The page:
….Cadbury, Nestle, Unilever spent N132bn

By Nkiruka Nnorom
TOP consumer goods manufacturing companies listed on the Nigerian Stock Exchange, NSE, are facing deeper financial difficulties arising from economic headwinds especially foreign exchange related cost pressures and inflation, leading to sharp increase in  manufacturing inputs, particularly, raw materials and packaging items.

This is reflected in the audited financial results of four consumer goods giants – Cadbury Nigeria Plc, Nestle Nigeria Plc, GlaxoSmithKline, GSK Plc and Unilever Nigeria Plc – for the financial year ended December 31, 2016, which shows 25 per cent rise in cost of raw materials procurement, from N96.3 billion in 2015 to N132.8 billion. This was coming despite remarkable decline in volume of output, capacity utilization and Manufacturing PMI during the period.

Cadbury, Nestle, Unilever spent N132bn

Cost of raw materials

The results also showed that the companies spent more on raw materials when compared to total cost of sales. While in 2015 cost of raw materials accounted for 63.9 per cent of cost of sales, in 2016, despite reduced level of manufacturing activities, cost of raw materials accounted for 72 per cent of total cost of sales.

Whereas all three companies, with the exception of GSK, recorded different degrees of increase in earnings, high cost of sales and distribution, particularly, cost of raw materials and packaging items, including energy cost meant that profit before tax and dividend for the year was constrained.

Though they posted N296.02 billion in revenue, 16.7 per cent increase over N252.71 billion posted by both companies in 2015, it was wiped out by a combination of high cost, unrealised exchange rate losses and high finance cost resulting in significant decline in profit.

Consequently, profit before tax for the four companies fell to N25.28 billion, representing 25.1 per cent decline compared to N33.74 billion achieved by them in the same period in 2015.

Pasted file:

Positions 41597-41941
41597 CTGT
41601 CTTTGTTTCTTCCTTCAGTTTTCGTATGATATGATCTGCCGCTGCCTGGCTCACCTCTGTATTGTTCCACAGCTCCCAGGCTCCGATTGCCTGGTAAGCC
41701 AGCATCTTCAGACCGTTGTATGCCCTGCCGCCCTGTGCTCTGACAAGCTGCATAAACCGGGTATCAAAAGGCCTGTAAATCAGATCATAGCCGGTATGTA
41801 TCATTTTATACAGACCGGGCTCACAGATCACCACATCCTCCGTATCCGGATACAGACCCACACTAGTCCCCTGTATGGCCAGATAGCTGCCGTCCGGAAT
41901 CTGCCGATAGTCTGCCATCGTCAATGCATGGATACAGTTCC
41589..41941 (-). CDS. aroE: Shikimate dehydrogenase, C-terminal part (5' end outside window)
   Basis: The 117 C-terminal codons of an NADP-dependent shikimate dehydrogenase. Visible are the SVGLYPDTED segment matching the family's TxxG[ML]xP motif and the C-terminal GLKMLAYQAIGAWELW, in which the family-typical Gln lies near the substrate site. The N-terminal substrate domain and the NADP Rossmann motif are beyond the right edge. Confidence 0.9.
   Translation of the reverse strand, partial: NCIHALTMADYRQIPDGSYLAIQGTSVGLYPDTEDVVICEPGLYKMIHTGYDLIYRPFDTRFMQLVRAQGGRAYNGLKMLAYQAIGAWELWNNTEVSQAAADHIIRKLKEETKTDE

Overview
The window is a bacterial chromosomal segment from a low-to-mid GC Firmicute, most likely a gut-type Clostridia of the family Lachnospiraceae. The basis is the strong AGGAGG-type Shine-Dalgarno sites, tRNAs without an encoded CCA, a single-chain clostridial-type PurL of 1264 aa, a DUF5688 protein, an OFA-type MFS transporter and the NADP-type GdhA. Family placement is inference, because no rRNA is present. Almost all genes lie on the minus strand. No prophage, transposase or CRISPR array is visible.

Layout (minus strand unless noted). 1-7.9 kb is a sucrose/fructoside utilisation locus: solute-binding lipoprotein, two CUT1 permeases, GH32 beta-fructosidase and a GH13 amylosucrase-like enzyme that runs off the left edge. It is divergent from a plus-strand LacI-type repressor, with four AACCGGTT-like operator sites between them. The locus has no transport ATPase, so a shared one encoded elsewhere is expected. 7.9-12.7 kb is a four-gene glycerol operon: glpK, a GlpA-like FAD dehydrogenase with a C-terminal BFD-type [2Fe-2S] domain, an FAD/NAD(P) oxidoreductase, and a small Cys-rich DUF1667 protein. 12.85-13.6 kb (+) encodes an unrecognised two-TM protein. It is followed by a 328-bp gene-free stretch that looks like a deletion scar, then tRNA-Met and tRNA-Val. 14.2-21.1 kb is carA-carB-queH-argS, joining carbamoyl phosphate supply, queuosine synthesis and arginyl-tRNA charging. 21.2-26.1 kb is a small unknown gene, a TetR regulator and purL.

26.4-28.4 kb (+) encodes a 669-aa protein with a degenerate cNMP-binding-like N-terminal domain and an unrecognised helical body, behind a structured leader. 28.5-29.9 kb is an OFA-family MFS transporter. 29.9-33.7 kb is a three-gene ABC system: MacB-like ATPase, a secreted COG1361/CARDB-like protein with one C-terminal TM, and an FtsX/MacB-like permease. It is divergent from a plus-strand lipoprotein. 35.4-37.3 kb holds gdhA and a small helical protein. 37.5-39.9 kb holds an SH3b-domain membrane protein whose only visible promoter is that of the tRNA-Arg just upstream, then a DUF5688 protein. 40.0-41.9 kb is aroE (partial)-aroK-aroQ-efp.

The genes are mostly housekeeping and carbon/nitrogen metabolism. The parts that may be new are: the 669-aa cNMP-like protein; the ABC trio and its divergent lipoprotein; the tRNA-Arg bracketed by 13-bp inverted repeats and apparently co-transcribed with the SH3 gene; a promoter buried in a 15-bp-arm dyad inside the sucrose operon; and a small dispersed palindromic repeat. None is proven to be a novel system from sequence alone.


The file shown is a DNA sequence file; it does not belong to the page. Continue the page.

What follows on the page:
Cadbury ended up in loss position during the year, while GSK and Nestle managed to stay their heads above the troubled waters, though they recorded steep decline in profitability. However, Unilever, on the other hand, recorded increase in profitability.

  Company breakdown


Breakdown showed that Cadbury posted N29.98 billion revenue but cost of acquiring raw materials and energy & utility pushed the company to N562.870 million loss before tax compared to N1.577 profit before tax recorded in the previous year. Item by item breakdown showed that raw material procurement gulped N12.134 billion as against N8.17 billion spent in 2015, a 48.5 per cent increase and 64.7 per cent of the company’s total cost, which stood at N23.119 billion.

Energy and utility took another chunk of N2.114 billion in 2016 compared to N949.74 million in 2015.

Added to this is high finance cost which rose to N17.798 million and unrealised exchange rate losses of N34.638 million which resulted in zero dividend declaration compared to N1.22 billion paid the preceding year in 2015.


Though Nestle Nigeria Plc recorded 20 per cent increase in revenue to N181.91 billion during the year, rising cost of raw material and other consumables which stood at N75.45 billion compared to N57.42 billion in 2015, including N16.29 billion net loss on foreign exchange transactions resulted in 27 per cent reduction in profit before tax to N21.55 billion as against N29.322 billion during the previous year. The cost of raw material stood for 41.3 per cent of the company’s total cost and depleted the revenue by 58.5 per cent. Unlike Cadbury shareholders that are supposed to forfeit their dividend due to the ongoing crisis, Nestle on its part proposed N15.06 billion dividend for the shareholders, 31 per cent decline over N21.78 billion declared in the previous year.